I had read online that the meat is rather tough and needs to be beaten or chopped up super small—so I pulverized it in my blender.  I added red bell pepper, onion, celery, garlic, egg, flour, salt and pepper, and a dash of red pepper flakes.  Stirred it up and deep fried them to make fritters.  They turned out beautifully, and were quite tasty.  The kids were a little unsure, but everyone had to try at least one.  Calvin and Savannah each had more and decided they like them.  David and I ate 4 or 5, they were really pretty good.  Isabel and Benjamin ate their one, but just wanted more potatoes.  Matthew ate his and had a little more.  If the youngest eats it then it has to be good—he is picky.IMG_5607

Food in Belize

We were warned by other boaters that the fresh produce in Belize was terrible.  They were right.  It must be because they don’t export produce.  While at San Pedro, Ambergis Cay, I did find a little produce market that had decent produce, but it was quite expensive.  I paid $1US per pound for a watermelon. 

What we did love in Belize was some local made cinnamon bread.  We bought a loaf twice, it was really yummy as french toast so we had to get it a 2nd time.  The loaf has cinnamon throughout it, but the entire outside of the loaf is a dark brown, I think they must roll it in the cinnamon/sugar mix before putting it in the pan to bake. We tried a few other bakery items too and the kids enjoyed each picking something new to try.  Calvin and I both ended up with some kind of cake made from Corn bread.  His had a caramel frosting that was good.

We also tried a couple of custard apples in Belize, they were a little different.  I am not sure if they were over ripe, but their seeds are too large to swallow and difficult to get out of the meat of the fruit.  They have the texture of brown sugar, with a mellow papaya sort of taste.  I ended up mixing it up with some yogurt and it was pretty good that way.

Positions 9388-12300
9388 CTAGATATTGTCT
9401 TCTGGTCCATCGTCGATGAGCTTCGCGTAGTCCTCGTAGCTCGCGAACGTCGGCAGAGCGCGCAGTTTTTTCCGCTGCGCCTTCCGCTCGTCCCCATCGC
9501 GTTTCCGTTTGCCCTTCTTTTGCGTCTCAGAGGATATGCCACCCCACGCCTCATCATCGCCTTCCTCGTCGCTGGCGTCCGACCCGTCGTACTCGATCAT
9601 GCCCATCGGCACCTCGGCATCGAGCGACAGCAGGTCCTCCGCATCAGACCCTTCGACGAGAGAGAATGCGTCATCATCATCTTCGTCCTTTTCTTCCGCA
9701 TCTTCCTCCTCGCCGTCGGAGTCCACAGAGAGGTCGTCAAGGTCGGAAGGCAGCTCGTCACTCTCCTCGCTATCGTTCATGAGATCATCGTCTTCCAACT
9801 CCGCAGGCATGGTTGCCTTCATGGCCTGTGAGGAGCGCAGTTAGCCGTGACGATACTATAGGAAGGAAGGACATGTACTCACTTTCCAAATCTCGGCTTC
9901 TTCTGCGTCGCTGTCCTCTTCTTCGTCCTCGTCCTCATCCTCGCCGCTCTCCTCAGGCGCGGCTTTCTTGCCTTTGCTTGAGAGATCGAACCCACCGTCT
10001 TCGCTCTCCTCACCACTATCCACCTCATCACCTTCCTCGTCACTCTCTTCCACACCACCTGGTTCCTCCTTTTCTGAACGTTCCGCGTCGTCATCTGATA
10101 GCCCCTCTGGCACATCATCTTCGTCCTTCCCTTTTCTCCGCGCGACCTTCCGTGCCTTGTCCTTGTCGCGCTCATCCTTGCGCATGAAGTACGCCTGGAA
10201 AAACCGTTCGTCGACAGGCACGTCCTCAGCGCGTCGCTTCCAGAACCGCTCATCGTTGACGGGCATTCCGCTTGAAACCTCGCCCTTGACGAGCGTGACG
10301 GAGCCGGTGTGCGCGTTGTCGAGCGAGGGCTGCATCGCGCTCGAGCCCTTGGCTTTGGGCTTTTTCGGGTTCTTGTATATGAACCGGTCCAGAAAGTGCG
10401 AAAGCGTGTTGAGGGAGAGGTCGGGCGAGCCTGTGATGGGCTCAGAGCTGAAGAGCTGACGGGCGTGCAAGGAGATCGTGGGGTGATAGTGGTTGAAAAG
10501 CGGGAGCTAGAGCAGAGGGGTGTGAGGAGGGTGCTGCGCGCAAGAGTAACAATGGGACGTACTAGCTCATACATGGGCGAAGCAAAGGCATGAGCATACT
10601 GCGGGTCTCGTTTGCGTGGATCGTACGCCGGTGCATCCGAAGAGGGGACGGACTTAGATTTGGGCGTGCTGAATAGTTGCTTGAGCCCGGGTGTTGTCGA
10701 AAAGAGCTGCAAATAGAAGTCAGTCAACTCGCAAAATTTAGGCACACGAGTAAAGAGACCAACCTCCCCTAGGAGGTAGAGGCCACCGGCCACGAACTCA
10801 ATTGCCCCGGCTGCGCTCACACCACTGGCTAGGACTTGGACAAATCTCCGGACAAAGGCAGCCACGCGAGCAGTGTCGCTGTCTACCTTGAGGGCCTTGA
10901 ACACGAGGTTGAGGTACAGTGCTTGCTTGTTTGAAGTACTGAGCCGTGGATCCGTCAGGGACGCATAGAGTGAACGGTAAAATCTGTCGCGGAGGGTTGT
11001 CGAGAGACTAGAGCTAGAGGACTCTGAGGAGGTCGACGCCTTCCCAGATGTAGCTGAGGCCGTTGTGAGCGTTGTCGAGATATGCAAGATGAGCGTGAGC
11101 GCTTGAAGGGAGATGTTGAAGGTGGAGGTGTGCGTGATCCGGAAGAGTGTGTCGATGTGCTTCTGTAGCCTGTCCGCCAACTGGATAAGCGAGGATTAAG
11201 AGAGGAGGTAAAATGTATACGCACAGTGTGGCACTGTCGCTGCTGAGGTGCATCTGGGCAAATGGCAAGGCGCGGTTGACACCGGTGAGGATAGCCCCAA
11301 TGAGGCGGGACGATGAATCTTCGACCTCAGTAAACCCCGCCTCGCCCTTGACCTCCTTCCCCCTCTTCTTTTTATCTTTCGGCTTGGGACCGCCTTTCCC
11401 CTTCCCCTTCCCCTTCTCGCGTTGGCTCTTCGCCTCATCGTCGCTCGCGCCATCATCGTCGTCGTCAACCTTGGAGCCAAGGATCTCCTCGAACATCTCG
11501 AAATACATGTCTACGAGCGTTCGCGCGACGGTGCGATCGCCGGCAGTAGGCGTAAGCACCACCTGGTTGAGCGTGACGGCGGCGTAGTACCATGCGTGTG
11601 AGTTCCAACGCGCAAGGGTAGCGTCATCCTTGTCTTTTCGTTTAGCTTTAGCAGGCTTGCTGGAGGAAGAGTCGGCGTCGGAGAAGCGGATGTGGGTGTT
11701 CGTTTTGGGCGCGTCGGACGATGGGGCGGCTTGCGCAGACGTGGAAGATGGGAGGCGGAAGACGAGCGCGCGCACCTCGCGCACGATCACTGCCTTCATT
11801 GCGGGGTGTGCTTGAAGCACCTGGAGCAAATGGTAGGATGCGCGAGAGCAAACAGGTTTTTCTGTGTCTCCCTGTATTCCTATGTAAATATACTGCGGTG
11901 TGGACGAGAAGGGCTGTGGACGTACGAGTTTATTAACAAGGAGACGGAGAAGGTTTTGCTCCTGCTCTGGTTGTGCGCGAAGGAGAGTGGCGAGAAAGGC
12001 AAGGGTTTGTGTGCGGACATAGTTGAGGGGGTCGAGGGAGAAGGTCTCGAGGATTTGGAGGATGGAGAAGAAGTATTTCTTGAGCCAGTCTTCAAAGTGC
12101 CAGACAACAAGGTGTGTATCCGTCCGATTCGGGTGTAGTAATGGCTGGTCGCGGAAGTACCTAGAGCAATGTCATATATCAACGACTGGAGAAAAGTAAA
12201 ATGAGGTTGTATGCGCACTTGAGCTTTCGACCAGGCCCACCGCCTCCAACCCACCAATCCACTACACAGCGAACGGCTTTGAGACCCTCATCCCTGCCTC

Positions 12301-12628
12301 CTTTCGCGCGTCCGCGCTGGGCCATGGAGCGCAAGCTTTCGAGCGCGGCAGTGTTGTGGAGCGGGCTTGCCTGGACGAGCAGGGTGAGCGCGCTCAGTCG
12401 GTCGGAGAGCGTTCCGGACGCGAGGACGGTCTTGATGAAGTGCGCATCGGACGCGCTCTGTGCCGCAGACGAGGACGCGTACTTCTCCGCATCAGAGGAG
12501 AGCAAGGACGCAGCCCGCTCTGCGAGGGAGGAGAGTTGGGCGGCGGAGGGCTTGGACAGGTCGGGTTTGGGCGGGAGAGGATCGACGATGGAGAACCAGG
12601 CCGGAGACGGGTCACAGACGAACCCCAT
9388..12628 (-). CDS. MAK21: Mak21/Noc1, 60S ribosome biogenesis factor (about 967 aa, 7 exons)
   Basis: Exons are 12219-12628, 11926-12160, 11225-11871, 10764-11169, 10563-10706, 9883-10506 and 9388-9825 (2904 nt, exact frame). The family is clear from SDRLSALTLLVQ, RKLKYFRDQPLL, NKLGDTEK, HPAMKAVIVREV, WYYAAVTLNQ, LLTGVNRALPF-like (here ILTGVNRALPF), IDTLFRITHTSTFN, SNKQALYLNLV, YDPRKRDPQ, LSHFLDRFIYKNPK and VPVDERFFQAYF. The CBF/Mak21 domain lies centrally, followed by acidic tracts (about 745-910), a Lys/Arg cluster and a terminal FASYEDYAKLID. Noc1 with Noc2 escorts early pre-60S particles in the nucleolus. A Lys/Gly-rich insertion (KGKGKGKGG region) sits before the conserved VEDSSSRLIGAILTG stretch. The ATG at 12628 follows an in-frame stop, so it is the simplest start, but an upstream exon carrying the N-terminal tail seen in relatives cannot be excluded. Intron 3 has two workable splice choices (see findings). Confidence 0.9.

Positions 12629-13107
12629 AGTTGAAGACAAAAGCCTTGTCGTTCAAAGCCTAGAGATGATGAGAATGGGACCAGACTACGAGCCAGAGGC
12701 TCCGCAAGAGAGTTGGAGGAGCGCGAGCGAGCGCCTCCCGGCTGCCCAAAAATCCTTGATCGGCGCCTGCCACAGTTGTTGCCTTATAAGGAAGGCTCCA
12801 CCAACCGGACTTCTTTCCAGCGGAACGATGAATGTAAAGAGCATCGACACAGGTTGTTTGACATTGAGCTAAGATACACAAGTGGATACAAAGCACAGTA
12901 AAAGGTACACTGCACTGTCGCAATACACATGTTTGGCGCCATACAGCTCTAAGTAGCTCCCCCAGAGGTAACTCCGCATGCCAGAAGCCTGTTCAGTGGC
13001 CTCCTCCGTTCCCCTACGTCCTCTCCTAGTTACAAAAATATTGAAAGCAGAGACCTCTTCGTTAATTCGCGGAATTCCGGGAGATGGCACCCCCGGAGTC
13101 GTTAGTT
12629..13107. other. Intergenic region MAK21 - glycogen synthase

Tuesday, March 20, 2012

Rendezvous Caye

DSCN1847A little piece of paradise.  We anchored the day before about 2.5 miles away from this little island of sand and palm trees, behind a much large Island, Middle Long Caye for protection from waves and wind.  In the morning we loaded up the kids and headed to Rendezvous Caye in the dinghy.  Our not so accurate guide book said this was a beautiful sand and palm island—this was true, but the book also said it was deserted and rarely visited—this was false.  For the last 7 years it has been developed by an American Judge as an excursion destination for cruise shippers and tourists visiting Belize.  They had several shade palapas and picnic tables, even had bathrooms, and of course a small dock to tie up to.  DSCN1896DSCN1853DSCN1912